The audit turned up discrepancies between agency test results and data turned in by Hyundai and Kia, the EPA said. As a result, the automakers will have to knock one or two miles per gallon off the mileage posted on most of the models' window stickers. Some models will lose three or four miles per gallon, and the Kia Soul, a funky-looking boxy small SUV, will lose six mpg from the highway mileage on its stickers.
Hyundai and Kia are owned by the same company and share factories and research, but they sell different vehicles and market them separately. The companies said the mistakes stemmed from procedural differences between their mileage tests and those performed by the EPA.
"We're just extremely sorry about these errors," said John Krafcik, Hyundai's CEO of American operations. "We're driven to make this right."
The changes affect 13 models from the 2011 through 2013 model years, including seven Hyundais and six Kias. Window stickers will have to be changed on some versions of Hyundai's Elantra, Sonata Hybrid, Accent, Azera, Genesis, Tucson, Veloster and Santa Fe models, as well as the Kia Sorrento, Rio, Soul, Sportage and Optima Hybrid.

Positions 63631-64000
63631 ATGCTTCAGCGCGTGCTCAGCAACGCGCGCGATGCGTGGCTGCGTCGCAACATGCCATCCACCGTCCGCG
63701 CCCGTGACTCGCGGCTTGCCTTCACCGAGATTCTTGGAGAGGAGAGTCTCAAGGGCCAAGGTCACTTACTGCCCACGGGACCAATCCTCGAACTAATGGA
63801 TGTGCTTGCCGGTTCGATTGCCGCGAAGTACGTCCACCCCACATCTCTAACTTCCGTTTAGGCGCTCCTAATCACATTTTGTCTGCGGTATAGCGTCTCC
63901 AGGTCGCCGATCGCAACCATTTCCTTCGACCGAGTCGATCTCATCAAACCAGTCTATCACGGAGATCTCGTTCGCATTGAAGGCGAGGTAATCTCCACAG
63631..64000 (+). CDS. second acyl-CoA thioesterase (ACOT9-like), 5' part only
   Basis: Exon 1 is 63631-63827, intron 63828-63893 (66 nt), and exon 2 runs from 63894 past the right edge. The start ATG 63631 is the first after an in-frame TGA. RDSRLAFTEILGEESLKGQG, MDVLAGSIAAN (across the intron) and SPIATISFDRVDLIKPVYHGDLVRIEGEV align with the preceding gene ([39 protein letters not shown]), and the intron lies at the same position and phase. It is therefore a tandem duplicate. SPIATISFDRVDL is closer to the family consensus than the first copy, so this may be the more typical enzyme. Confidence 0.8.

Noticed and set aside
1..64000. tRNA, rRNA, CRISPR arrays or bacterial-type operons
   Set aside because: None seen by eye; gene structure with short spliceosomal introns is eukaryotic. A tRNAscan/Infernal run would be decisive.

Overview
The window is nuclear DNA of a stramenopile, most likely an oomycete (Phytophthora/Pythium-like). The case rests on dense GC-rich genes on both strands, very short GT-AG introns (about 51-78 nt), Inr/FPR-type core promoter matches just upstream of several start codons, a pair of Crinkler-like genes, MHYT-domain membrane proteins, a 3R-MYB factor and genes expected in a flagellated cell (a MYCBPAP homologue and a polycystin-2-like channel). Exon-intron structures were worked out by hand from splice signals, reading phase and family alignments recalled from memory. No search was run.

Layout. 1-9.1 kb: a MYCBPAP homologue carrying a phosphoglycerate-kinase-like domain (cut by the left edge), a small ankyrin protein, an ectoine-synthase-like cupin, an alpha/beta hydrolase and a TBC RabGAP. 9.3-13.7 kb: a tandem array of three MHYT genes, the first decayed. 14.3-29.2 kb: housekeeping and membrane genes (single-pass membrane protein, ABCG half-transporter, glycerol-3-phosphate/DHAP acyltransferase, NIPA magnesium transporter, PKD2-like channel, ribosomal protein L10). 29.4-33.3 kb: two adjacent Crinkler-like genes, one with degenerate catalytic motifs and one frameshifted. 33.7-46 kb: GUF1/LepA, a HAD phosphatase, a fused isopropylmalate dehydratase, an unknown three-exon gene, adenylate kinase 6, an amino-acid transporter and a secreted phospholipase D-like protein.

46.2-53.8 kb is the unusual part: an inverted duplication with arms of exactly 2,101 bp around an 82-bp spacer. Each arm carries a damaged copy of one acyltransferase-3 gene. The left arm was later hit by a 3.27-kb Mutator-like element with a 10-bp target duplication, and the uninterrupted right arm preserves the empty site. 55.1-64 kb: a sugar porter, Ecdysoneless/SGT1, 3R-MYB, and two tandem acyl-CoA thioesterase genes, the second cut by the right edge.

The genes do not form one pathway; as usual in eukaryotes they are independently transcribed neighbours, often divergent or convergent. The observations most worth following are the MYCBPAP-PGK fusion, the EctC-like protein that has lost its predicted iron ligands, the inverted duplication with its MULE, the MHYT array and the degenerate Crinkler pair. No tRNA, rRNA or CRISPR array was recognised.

Michael Sprague, executive vice president of marketing for Kia Motors America, also apologized and said the companies have a program in place to reimburse customers for the difference between the mileage on the window stickers and the numbers from the EPA tests.
The companies will find out how many miles the cars have been driven, find the mileage difference and calculate how much more fuel the customer used based on average regional fuel prices and combined city-highway mileage. Customers also would get a 15 percent premium for the inconvenience, and the payments would be made with debit cards, Sprague said. The owner of a car in Florida with a one mpg difference who drove 15,000 miles would get would get a debit card for $88.03 that can be refreshed every year as long as the person owns the car, Sprague said.